The hard-working staff here at Spoiler Alerts does not have a firm opinion on President-elect Donald Trump’s choice of ExxonMobil chief executive Rex Tillerson to be the next secretary of state. If you read Blake Hounshell’s Politico profile, you come away pretty sanguine about him. If you read Steve Coll’s take on Tillerson in the New Yorker, you come away with more concerns. The truth is that Tillerson is such a cipher on most foreign policy issues that it will be impossible to know what to think about him until his Senate confirmation hearings, which promise to be pretty interesting.

The overwhelming focus on Tillerson in recent days has been his ties to Russian President Vladimir Putin. That certainly warrants further scrutiny. As my Washington Post colleague Josh Rogin notes, Tillerson “has a close and personal relationship with [Rosneft head Igor] Sechin dating back over a decade.” That’s kind of a thing.

But as someone who studies economic sanctions in his day job, there’s another passage in Rogin’s story that’s worth stressing:

At various times, Tillerson has criticized the U.S. sanctions against Russia. At ExxonMobil’s 2014 annual meeting, he said, “We do not support sanctions, generally, because we don’t find them to be effective unless they are very well implemented comprehensively, and that’s a very hard thing to do.”

It’s the word “generally” that caught my eye. One can debate whether the sanctions against Russia in particular have worked well — see the Atlantic Council’s latest report, for example. But Tillerson’s rhetoric on economic sanctions sounds about 15 years out of date. He’s right about comprehensive trade sanctions, but he’s wrong about the way sanctions are implemented today. As I’ve written at length elsewhere, sanctions are not a panacea by any means, but they’ve become a pretty potent tool that has strong bipartisan support. There are very good reasons to think about the proper role of sanctions in American foreign policy — but dismissing them as Tillerson does in that quote is disturbing.

Tillerson’s skepticism about sanctions mirrors that of his soon-to-be boss, Donald Trump. Here’s what he said to the New York Times back in March on the sanctions against Iran. Even as he attacks the Iran deal, his attitude about trade sanctions comes through quite clearly:

TRUMP: I would never have given [Iran] back the $150 billion under any circumstances. I would’ve never allowed that to happen. They are, they are now rich, and did you notice they’re buying from everybody but the United States? They’re buying planes, they’re buying everything, they’re buying from everybody but the United States. I would never have made the deal.
SANGER: Our law prevents us from selling to them, sir.
TRUMP: Uh, excuse me?
SANGER: Our law prevents us from selling any planes or, we still have sanctions in the U.S. that would prevent the U.S. from being able to sell that equipment.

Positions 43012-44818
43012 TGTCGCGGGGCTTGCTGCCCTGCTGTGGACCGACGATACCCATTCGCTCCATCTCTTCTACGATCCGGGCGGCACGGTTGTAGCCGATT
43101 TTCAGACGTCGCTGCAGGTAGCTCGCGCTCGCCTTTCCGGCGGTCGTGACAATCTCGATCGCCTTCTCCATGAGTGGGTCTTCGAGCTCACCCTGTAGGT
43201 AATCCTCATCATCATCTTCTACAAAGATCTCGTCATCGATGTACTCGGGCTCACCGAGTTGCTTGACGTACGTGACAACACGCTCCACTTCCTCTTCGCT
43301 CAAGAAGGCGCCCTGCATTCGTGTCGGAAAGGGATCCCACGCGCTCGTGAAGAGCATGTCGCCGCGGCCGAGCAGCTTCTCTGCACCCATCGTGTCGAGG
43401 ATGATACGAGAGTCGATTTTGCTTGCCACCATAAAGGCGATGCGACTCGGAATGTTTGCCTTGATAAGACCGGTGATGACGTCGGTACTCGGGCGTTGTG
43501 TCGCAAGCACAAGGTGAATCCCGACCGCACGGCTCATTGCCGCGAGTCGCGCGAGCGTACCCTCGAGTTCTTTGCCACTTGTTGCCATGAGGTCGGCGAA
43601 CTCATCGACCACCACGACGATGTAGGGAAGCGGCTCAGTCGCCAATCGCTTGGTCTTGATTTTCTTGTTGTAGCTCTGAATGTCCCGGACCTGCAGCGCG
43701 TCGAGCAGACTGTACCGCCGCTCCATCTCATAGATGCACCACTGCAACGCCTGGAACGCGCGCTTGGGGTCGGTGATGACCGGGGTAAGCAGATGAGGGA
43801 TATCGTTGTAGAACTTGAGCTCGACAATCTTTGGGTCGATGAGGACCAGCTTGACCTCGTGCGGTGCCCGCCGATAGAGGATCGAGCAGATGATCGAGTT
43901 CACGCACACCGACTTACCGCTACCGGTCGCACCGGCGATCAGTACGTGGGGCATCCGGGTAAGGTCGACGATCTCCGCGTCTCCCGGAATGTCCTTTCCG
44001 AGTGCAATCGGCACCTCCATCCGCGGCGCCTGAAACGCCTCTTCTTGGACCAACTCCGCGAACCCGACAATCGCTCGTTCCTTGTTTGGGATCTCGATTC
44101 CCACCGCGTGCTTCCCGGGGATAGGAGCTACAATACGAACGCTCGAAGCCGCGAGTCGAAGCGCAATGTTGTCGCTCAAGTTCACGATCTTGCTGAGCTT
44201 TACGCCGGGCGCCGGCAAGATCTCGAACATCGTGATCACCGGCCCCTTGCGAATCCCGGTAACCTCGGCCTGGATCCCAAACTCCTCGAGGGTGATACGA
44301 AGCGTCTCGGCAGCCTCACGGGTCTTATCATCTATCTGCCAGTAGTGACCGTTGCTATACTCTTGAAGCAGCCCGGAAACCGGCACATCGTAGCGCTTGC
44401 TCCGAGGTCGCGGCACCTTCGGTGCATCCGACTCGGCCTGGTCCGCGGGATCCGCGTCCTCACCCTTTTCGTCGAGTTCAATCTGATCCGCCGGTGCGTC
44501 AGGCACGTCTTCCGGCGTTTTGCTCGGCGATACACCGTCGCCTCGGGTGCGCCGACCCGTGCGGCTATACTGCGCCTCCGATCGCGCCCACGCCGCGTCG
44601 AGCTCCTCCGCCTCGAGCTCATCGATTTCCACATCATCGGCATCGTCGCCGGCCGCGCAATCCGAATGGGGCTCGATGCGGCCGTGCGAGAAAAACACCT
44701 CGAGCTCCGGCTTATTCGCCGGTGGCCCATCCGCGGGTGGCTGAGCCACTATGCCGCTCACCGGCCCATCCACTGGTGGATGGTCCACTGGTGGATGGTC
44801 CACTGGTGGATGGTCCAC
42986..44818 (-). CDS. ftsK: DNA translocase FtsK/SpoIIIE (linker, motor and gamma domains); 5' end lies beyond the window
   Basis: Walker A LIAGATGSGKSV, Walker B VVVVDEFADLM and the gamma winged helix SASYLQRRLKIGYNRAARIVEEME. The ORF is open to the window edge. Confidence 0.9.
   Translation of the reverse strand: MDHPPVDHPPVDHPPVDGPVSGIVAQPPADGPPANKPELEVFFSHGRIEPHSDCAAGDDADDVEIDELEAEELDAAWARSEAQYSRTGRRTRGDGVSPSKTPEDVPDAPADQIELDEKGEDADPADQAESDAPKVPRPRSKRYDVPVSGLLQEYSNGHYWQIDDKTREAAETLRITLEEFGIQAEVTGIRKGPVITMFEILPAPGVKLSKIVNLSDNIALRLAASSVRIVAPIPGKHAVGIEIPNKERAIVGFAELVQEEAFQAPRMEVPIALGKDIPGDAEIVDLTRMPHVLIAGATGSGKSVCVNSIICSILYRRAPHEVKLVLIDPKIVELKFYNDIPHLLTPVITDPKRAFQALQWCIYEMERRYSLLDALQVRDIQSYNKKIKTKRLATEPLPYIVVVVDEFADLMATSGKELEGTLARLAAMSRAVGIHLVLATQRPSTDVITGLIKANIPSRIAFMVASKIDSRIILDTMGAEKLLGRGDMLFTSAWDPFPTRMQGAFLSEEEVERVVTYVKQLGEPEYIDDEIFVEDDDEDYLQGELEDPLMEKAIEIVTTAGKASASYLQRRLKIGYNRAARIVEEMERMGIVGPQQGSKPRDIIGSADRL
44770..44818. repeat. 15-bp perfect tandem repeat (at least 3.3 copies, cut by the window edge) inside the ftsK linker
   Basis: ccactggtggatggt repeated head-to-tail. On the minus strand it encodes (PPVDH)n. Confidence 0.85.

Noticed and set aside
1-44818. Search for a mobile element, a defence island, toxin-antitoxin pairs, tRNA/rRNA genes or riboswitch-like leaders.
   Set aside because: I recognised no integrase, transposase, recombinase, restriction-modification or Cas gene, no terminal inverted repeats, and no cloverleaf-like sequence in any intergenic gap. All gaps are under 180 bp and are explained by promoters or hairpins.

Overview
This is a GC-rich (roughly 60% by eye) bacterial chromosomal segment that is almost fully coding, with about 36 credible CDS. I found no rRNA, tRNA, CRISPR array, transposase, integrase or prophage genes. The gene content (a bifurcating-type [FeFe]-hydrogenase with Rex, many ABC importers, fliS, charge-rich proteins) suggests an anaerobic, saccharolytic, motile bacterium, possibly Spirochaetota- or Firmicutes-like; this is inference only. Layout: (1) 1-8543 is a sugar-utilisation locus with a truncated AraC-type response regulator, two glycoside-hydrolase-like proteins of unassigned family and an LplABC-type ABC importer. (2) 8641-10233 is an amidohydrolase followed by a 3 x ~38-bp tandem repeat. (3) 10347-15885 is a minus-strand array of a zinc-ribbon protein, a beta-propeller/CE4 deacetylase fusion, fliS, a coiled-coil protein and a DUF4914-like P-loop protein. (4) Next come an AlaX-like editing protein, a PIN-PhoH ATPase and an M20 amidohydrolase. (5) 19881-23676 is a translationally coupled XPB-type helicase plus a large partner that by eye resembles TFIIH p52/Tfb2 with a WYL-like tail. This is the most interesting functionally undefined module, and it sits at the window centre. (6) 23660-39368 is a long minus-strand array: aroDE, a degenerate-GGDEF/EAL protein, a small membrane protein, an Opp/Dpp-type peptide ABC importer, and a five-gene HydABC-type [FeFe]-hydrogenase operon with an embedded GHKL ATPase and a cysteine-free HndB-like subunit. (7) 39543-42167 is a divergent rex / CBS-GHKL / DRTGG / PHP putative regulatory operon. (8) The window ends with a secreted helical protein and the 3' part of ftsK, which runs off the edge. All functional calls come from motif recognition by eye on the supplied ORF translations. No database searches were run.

TRUMP: So, how stupid is that? We give them the money, and we now say, “Go buy Airbus instead of Boeing,” right? So how stupid is that? In itself, what you just said, which is correct by the way, but would they now go and buy, you know, they bought 118 approximately, 118 Airbus planes. They didn’t buy Boeing planes, O.K.? We give them the money, and we say you can’t spend it in the United States, and create wealth and jobs in the United States. And on top of it, they didn’t, they in theory, I guess, cannot do that, you know, based on what I’ve understood. They can’t do that. It’s hard to believe. We gave them $150 billion and they can’t spend it in our country.

This might explain Trump’s silence on Boeing’s recently announced $16.6 billion deal to sell planes to Iran — as well as how Boeing’s has framed the deal.


There are two massive ironies built into Trump’s approach to economic coercion. The first is that the sanctions he’s complained about — the ones on Russia and Iran — have hurt the European Union way more than the United States. If Trump unilaterally lifts sanctions against Russia — which he can do come Jan. 20 — without consulting with European allies, it would be a significant foreign policy own-goal.

The second irony is even as Trump and Tillerson express skepticism about the utility of economic sanctions, Trump seems super-keen to use this tool to advance his trade policy. If a Trump administration raises tariffs by 35 to 45 percent as a way to extract trade concessions from China, for example, that’s an attempt to use trade sanctions to advance foreign economic policy goals. It won’t work, because it can’t work. No matter how many times Trump pops off about it, China is not undervaluing its currency anymore.

If there is one question that I hope a member of the Senate Foreign Relations Committee asks Tillerson, it is about what he thinks about sanctions once he’s no longer the chief executive of ExxonMobil. Because if you read between the lines, it looks like there will be a sea change in the United States’ use of economic statecraft. In the post-Cold War era, the United States holstered its use of unilateral economic sanctions in return for World Trade Organization-approved measures to advance its trade agenda. At the same time, Washington has grown more eager about the use of economic sanctions as a foreign policy tool. Donald Trump looks set to reverse both of these trends.